Dog Diarrhea Medicine and Dog Diarrhea Cures
How can you choose the right dog diarrhea medicine when there are countless causes?
Fortunately, dog diarrhea cures are usually easy to come by with little to no side effects regardless of the cause.
Before choosing treatment, you must find and eliminate the causes and figure out how bad it really is...
- Diagnosing diarrhea
- Find and eliminate the causes
- The best treatment options
- Top 5 tips for preventing diarrhea
Dog diarrhea is simply diagnosed – your dog will have frequent, soft, fluid-like and often-uncontrollable bowel movements. The feces are “runny” either because food is moving through your dog’s system so quickly that the colon doesn’t have time to absorb the normal amount of fluid or because more fluids are being secreted by the intestine.
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It’s the body’s natural way of moving unwanted or irritating contents through the system as fast as possible (another great example of your body trying to heal itself, which is what holistic medicine attempts to support!).
If your dog poops frequently but the output looks normal and healthy, there should be nothing to worry about. By the way, on a raw natural dog food diet the average dog should have no more than one to two bowel movements per day.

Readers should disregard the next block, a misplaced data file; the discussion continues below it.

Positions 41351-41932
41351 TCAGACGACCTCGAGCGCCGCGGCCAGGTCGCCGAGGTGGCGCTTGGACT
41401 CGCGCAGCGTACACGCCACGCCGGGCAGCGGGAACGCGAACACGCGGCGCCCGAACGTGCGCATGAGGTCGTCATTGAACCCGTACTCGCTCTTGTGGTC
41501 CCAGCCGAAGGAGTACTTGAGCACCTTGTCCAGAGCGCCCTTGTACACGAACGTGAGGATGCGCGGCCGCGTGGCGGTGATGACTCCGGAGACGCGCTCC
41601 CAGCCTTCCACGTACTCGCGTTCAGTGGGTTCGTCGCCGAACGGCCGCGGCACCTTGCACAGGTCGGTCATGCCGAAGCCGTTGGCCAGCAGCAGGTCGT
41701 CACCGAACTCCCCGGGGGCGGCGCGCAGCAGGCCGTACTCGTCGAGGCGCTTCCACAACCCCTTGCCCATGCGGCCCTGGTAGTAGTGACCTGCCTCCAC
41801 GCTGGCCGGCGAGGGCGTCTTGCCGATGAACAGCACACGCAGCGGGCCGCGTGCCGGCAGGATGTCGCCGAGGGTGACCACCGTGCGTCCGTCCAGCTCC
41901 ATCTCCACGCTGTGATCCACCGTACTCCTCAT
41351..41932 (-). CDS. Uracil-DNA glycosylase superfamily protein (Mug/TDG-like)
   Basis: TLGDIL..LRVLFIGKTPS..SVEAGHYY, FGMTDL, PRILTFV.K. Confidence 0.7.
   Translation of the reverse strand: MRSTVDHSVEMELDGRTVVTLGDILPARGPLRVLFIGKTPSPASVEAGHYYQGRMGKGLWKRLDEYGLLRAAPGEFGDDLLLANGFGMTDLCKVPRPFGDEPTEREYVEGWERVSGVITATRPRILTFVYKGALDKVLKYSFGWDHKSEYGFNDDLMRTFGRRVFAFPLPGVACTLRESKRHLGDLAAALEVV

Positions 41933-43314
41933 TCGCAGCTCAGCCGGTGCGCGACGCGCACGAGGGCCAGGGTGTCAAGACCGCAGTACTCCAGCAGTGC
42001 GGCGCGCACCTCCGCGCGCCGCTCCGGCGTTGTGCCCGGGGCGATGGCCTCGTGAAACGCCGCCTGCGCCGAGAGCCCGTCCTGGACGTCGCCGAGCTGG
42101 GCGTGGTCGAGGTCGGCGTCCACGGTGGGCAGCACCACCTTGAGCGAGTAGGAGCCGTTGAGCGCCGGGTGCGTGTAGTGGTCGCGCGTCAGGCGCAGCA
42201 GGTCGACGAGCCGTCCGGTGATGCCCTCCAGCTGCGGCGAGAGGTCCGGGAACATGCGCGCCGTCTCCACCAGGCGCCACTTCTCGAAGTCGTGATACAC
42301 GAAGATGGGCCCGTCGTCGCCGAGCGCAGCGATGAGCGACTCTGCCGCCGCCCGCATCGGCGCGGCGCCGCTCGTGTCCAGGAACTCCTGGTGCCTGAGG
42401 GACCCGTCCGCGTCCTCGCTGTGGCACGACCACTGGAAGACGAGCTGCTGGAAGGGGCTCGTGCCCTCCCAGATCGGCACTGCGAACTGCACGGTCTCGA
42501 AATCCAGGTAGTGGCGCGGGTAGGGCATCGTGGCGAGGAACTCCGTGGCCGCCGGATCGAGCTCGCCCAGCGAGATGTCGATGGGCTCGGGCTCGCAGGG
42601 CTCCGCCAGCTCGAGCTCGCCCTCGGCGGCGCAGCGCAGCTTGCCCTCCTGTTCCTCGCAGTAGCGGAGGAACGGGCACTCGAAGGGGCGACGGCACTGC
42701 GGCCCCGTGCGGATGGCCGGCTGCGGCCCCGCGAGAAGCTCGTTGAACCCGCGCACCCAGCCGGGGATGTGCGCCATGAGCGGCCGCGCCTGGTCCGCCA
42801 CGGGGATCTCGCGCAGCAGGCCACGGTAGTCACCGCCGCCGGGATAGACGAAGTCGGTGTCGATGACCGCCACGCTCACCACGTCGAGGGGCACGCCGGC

More aggressive dog diarrhea medicine may be required for severe cases whose symptoms point to problems in the following areas:
- Upper small intestines – inflammation or
- Sometimes dark or black feces (from digested blood)
- Belching, bloated stomach or flatulence from buildup of extra gas
- Inflammation in the colon
- Diarrhea “explodes” out during bowel movements
- Feces may have red areas from bleeding in the colon
- More frequent diarrhea
- Possibly more mucus in feces
There are more serious conditions that could be causing dog diarrhea in puppies, especially those puppies that have not been vaccinated. If your puppy is experiencing severe diarrhea you should contact your veterinarian immediately.
No one says this will be easy, but you should keep your dog away from all potential dog diarrhea causes to hone in on the culprit.
Food is the easiest thing to identify...
Have you changed your dog’s diet recently? Could they have eaten something indigestible such as bone fragments? Is there a chance that you fed them spoiled food or that they have a dog food allergy? Could they have gotten into something around your home or in the yard?
Has your dog received vaccinations recently? If the diarrhea was secondary to a recent vaccination, you should be VERY concerned about future adverse reactions if the vaccinations continue. You can consult with a holistic veterinarian in your area regarding an exemption form for vaccinations.